Sir Ken Robinson
Talk to anyone at the sharp end of design about what has inspired them most in recent years and you are likely to find it’s the online TedTalks. Probe a little deeper and you’ll be told you just have to listen to the talks by Sir Ken Robinson challenging the way we educate our children.
The TedTalks were born out of the influential annual Ted conference, set up in the US in 1984. Ted is an acronym for Technology, Entertainment, Design, and the aim was to bring together key players in those three areas. The website, www.ted.com, offers presentations by some of the best speakers at the event, for free.
For creativity expert Robinson, however, the site is merely a vehicle that has put his views in front of a wider audience than he might otherwise have achieved. His listing in the Hot 50 is because of those views, and other activities relating to creativity, innovation and people.
An impressive CV shows him moving from research into drama education, to advising international governments and business. Highlights touching on design include the Government-commissioned Robinson Report of 1998, entitled All Our Futures: Creativity, Culture and Education, which set the agenda for businesses as they approached the 21st century.
Robinson is a prolific writer and eloquent speaker, and his controversial views naturally make him a regular on the conference platform.
The Royal Society of Arts has strongly supported design since it emerged as a professional discipline in the early 20th century. For more than 250 years, the institution has been a ‘cradle of enlightened thinking and a force of social progress’. Its efforts are recognised in this year’s listing as it sponsored the RSA Academy, opened at Tipton in the West Midlands in September 2008. State-funded, the academy is a relatively new kind of school, as it is run by the Academy Trust, as opposed to a local authority.
The flagship school, located in north west Sandwell, replacing Willingsworth High School, is hoping to become a centre for excellence. The aim of the academy is to encourage educational achievement and develop practical skills in all students. Academies provide an opportunity for businesses, individuals and other organisations to work together with a school.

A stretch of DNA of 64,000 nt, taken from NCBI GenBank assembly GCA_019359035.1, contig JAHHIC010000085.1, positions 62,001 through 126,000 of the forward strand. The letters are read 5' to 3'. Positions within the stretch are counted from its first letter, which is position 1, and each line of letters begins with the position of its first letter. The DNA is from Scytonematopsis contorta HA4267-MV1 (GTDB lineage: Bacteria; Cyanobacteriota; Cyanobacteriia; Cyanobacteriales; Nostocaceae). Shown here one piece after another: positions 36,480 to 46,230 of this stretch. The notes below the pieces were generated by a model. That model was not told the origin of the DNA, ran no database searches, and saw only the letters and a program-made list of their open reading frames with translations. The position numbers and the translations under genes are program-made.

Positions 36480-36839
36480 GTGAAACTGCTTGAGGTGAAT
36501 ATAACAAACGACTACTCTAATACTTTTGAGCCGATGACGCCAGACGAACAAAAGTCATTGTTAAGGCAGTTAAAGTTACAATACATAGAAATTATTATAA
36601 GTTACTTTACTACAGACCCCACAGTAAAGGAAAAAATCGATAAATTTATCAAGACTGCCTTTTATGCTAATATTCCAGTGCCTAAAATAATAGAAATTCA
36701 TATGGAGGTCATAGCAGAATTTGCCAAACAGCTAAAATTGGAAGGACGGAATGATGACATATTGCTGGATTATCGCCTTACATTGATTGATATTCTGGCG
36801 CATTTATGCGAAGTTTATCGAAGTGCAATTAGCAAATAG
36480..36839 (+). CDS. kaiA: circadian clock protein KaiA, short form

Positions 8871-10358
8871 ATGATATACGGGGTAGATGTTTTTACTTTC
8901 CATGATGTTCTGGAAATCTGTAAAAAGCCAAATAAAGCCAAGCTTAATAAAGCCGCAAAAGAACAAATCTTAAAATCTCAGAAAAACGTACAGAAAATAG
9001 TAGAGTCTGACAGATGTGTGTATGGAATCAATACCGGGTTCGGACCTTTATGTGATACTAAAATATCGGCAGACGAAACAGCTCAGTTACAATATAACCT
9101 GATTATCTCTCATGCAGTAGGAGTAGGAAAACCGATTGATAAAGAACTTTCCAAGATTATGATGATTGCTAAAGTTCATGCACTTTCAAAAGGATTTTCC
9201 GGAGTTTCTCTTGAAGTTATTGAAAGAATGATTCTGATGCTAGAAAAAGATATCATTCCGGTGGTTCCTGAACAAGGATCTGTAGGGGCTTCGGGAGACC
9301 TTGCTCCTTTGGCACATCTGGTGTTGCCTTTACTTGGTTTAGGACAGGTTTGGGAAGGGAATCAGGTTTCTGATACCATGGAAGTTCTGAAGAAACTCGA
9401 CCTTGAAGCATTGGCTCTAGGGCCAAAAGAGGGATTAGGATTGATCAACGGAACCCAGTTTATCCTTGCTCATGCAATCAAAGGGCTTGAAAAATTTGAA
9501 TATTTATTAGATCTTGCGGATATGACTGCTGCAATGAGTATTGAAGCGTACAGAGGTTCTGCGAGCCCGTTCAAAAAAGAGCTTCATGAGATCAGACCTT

Tipton is a focus for major social and economic regeneration, so the hope is that the academy will play a major role in reviving the area.
In 2000, the RSA developed the Open Minds Curriculum to give young people the skills and competences that they need for their future lives and careers.
This approach to teaching and learning has been adopted by the academy, which shows the RSA’s continuous hard work in introducing innovative ideas on education.
For now, the academy is in a temporary home, but the construction work is already in motion for the new building, designed and built by Willmott Dixon and set to open in 2010.
It is rare for a venue to make it into the Hot 50, but as London’s Somerset House is proving to be a major hub for design, as well as other cultural activities, it merits a slot this year.
Famed publicly for its annual ice rink, concerts and open-air movies, the listed 18th century palace was home to the Inland Revenue and the celebrated Gilbert Collection of miniature boxes. But under the enlightened directorship of Gwyn Miles, formerly project director at the Victoria & Albert Museum, it is taking on a new life.
The taxmen are on their way out and there are plans to replace them with more cultural activities. The Gilbert Collection has been rehoused at the V&A and the venue now sports an identity by Neville Brody. Miles is also assembling a team that includes Claire Catterall as sometime curator.